Questions Registered Entities May be Asked

As an appendix to the Risk Alert document it released this week, OCIE included a sample list of requests for information that OCIE may use to assess registered firm’s preparedness to deal with cybersecurity threats. A primary area of OCIE inquiry is the firm’s internal policies and procedures for data preservation and cybersecurity.  For example, one sample question asks the firm to identify the last time it completed certain cybersecurity precautions, such as: preparing a firm-wide inventory of physical devices and systems; mapping network resources, connections and data flows; and cataloguing connections to the firm’s network from external sources.  Another asks the firm whether it maintains data breach/cybersecurity insurance, and if so, the firm is asked to describe the nature of the coverage and whether the firm has filed any claims against the policy.  The OCIE also asks if the firm maintains written data destruction policies or cybersecurity incident response policies, and if so, the firm is asked to provide copies of the policies and identify the date they were last updated.

Unsurprisingly, the security of customer-related data and fund transfer information is also a primary OCIE focus.  One sample question asks the firm about its customers’ online account access platform, including how customers are authenticated for online transactions, a description of any security measures used to protect stored customer PINs, and software used to detect anomalous transaction requests that may be the result of compromised customer access.  Another question asks for a copy of the firm’s procedures for verifying the authenticity of email requests seeking to transfer customer funds.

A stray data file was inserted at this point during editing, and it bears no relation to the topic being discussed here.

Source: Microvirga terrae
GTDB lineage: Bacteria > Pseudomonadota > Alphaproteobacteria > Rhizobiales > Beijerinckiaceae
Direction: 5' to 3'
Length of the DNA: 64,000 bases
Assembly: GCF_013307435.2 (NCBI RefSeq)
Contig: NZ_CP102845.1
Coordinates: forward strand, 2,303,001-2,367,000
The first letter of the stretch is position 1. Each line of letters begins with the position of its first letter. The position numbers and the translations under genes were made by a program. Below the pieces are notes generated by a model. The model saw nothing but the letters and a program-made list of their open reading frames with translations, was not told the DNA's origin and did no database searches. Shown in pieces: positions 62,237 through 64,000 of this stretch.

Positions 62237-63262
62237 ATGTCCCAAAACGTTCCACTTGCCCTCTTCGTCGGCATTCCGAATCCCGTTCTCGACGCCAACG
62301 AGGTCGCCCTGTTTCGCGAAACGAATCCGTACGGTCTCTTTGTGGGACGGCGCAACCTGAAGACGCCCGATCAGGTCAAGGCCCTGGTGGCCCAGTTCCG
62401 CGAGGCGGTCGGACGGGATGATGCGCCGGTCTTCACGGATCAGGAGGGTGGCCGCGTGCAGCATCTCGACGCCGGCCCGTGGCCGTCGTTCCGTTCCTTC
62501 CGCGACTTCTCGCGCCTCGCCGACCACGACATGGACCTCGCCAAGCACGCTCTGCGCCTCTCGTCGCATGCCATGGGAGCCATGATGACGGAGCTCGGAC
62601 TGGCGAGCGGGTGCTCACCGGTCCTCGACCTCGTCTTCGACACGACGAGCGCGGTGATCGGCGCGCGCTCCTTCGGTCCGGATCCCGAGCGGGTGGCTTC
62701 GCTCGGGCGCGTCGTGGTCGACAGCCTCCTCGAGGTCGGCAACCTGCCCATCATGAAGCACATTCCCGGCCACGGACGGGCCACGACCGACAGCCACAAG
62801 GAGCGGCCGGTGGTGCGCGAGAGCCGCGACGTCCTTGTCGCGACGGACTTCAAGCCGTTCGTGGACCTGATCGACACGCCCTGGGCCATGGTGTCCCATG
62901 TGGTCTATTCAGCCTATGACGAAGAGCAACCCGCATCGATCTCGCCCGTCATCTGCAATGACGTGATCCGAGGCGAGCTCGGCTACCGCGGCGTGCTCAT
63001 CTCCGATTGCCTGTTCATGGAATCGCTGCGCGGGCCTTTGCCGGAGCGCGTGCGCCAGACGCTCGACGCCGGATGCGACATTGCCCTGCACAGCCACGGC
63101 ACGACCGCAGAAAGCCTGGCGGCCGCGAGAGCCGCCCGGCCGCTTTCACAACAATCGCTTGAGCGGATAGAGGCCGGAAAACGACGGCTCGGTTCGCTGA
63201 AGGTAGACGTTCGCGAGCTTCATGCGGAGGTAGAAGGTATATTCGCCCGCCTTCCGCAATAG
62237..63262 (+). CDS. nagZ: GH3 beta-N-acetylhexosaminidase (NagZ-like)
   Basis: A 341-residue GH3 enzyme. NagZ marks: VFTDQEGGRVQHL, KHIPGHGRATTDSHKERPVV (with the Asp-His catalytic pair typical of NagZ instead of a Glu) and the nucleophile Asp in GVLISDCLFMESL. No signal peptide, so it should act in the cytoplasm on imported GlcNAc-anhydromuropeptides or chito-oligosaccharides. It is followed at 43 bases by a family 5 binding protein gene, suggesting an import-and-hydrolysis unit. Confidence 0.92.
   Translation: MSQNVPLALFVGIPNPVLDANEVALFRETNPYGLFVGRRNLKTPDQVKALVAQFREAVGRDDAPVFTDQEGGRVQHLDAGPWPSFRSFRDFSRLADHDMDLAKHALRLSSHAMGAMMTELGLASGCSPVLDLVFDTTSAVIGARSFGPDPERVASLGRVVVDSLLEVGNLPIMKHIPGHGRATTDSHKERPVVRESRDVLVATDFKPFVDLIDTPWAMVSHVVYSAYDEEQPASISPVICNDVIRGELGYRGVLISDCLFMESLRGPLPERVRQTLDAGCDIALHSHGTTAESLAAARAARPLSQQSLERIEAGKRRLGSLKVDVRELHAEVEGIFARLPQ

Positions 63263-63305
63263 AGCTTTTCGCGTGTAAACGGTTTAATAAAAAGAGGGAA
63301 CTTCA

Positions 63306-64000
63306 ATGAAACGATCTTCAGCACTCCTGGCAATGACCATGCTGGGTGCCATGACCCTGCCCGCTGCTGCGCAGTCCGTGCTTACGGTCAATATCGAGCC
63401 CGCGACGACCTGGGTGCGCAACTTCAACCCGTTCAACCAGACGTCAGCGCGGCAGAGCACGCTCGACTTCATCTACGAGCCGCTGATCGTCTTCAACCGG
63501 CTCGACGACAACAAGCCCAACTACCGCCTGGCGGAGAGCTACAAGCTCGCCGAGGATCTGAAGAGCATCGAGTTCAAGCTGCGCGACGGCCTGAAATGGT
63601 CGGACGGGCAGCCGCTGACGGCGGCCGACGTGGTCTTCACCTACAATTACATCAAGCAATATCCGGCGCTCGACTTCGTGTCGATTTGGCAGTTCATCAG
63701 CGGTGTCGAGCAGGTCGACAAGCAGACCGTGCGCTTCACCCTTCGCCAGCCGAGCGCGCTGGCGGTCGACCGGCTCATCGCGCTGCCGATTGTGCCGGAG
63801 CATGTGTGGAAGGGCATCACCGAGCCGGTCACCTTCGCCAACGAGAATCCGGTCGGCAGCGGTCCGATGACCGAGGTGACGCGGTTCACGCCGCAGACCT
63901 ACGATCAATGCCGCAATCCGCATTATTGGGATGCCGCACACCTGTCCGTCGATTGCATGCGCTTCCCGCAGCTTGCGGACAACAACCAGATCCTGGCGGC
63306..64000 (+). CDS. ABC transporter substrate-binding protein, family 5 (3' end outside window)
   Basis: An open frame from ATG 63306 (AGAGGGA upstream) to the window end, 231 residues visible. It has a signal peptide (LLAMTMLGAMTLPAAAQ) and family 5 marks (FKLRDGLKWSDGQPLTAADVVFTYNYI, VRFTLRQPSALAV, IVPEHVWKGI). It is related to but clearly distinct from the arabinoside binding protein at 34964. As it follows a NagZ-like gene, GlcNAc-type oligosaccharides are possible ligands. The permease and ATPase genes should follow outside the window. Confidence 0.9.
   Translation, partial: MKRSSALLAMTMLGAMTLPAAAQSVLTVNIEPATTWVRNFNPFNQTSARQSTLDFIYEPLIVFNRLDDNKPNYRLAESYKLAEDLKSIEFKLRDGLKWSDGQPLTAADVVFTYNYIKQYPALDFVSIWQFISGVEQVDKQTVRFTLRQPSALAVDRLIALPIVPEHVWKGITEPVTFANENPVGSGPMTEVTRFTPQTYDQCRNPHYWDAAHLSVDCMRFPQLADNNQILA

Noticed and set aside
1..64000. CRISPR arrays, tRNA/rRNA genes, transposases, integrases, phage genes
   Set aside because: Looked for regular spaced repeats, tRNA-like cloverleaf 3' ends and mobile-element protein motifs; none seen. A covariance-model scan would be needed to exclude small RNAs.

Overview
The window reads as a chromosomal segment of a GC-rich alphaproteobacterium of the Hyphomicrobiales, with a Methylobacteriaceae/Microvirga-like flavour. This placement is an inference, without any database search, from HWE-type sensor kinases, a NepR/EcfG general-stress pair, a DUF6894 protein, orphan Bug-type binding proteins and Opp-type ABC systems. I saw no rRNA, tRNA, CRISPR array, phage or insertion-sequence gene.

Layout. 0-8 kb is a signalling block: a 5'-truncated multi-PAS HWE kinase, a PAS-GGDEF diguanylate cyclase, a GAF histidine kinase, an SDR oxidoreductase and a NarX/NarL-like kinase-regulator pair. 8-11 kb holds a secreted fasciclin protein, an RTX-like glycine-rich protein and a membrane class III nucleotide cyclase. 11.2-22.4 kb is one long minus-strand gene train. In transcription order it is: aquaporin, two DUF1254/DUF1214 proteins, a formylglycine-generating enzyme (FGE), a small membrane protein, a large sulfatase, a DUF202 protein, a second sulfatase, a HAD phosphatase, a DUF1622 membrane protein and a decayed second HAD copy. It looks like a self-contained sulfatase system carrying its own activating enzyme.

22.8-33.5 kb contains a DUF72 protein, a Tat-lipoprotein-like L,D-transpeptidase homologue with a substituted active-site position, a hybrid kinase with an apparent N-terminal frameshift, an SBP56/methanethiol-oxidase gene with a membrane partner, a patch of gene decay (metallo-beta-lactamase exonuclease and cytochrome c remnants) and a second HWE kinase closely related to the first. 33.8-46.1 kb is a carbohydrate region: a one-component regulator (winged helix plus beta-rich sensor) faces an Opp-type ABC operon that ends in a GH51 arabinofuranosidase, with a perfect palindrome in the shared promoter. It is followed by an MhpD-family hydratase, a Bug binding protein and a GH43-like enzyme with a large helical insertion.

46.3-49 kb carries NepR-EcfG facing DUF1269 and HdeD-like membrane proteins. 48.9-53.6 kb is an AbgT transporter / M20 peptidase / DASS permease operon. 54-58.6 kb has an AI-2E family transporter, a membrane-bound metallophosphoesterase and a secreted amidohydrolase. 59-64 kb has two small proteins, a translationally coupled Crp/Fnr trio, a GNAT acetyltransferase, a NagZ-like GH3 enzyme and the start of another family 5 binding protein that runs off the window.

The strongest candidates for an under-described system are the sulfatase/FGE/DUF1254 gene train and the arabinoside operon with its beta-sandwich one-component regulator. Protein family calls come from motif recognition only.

OCIE also plans to inquire about risks related to vendors and other third parties.  The sample questions include cybersecurity requirements the firm incorporates in contracts with third parties; policies, procedures and training provided to third parties about cybersecurity; and how the firm segregates network components to which third parties have access from purely internal components.

Other areas of inquiry include how the firm detects unauthorized activity on its networks and devices, whether the firm conducts “white-hat” hacker penetration tests and vulnerability scans; how the firm identifies and implements “best practices” for cybersecurity; and whether (and how) the firm has been the target of digital attacks or data breaches, and how it responded to those incidents.

Conclusion